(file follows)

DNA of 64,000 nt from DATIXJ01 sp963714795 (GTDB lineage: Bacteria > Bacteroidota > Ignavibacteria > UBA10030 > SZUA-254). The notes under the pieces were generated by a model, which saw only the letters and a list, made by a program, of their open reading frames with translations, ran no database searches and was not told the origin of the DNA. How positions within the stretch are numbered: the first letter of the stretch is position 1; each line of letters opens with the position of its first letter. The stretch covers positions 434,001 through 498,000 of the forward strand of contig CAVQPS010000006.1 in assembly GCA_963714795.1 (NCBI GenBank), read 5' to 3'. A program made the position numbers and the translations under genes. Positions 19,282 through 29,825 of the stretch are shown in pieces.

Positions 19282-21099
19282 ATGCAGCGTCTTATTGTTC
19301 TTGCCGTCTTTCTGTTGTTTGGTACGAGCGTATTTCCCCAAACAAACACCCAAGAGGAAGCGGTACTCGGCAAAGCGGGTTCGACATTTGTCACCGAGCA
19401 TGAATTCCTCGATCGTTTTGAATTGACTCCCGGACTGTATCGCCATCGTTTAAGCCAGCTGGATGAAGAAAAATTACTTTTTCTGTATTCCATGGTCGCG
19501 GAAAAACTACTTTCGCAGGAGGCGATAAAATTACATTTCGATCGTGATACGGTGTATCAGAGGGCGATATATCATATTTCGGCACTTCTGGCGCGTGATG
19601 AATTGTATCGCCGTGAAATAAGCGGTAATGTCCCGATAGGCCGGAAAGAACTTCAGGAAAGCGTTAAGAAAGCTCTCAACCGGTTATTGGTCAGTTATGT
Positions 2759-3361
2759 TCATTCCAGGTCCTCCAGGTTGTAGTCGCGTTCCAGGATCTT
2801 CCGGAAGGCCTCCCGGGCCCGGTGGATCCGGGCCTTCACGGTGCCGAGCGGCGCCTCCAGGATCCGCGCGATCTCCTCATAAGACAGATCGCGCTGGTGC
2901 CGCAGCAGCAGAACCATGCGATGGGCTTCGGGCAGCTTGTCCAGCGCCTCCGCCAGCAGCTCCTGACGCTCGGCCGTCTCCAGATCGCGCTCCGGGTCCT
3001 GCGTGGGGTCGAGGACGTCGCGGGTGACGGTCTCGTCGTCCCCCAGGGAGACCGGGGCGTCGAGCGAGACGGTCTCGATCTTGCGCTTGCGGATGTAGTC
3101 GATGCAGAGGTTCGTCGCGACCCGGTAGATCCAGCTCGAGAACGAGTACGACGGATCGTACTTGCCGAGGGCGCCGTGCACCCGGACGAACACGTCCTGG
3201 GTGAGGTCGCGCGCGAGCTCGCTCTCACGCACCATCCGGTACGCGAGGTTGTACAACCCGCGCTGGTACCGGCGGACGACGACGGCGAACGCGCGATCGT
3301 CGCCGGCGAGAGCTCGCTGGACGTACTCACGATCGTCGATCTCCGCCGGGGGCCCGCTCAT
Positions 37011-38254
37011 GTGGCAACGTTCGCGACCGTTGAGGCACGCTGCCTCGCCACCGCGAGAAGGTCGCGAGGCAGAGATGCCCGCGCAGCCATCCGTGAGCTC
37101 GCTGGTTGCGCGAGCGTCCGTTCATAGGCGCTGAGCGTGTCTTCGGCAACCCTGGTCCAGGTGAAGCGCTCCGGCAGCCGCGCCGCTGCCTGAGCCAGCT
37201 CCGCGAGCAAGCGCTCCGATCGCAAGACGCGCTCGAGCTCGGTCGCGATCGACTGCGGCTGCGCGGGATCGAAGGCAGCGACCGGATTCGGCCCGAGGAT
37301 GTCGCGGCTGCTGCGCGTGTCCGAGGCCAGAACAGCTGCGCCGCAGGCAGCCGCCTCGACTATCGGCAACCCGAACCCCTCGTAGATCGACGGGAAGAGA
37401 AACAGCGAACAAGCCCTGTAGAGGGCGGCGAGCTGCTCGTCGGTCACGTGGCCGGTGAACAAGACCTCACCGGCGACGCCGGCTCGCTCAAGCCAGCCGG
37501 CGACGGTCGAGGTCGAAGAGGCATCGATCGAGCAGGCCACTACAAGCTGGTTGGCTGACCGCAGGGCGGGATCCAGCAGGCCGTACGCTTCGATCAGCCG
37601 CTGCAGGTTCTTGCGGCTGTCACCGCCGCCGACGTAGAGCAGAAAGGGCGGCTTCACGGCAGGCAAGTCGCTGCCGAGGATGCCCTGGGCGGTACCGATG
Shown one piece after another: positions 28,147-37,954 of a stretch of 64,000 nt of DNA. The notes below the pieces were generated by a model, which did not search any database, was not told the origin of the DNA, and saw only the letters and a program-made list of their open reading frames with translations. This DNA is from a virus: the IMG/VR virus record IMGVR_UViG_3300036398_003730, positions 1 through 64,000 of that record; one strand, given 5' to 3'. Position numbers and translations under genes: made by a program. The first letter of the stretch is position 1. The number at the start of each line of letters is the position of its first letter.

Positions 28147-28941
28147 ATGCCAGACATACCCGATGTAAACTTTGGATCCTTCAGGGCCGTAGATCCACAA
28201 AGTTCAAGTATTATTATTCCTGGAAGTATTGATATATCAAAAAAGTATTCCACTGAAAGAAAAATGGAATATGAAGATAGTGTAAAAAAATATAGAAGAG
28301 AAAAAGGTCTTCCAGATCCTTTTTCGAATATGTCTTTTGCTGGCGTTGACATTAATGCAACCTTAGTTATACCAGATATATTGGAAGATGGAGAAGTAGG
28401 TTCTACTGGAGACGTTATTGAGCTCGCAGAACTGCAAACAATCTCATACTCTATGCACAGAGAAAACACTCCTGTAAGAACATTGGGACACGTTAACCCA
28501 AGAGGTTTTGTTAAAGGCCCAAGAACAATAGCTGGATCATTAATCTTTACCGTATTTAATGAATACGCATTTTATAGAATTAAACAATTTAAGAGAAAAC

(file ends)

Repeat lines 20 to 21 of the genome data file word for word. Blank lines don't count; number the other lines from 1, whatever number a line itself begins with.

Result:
37301 GTCGCGGCTGCTGCGCGTGTCCGAGGCCAGAACAGCTGCGCCGCAGGCAGCCGCCTCGACTATCGGCAACCCGAACCCCTCGTAGATCGACGGGAAGAGA
37401 AACAGCGAACAAGCCCTGTAGAGGGCGGCGAGCTGCTCGTCGGTCACGTGGCCGGTGAACAAGACCTCACCGGCGACGCCGGCTCGCTCAAGCCAGCCGG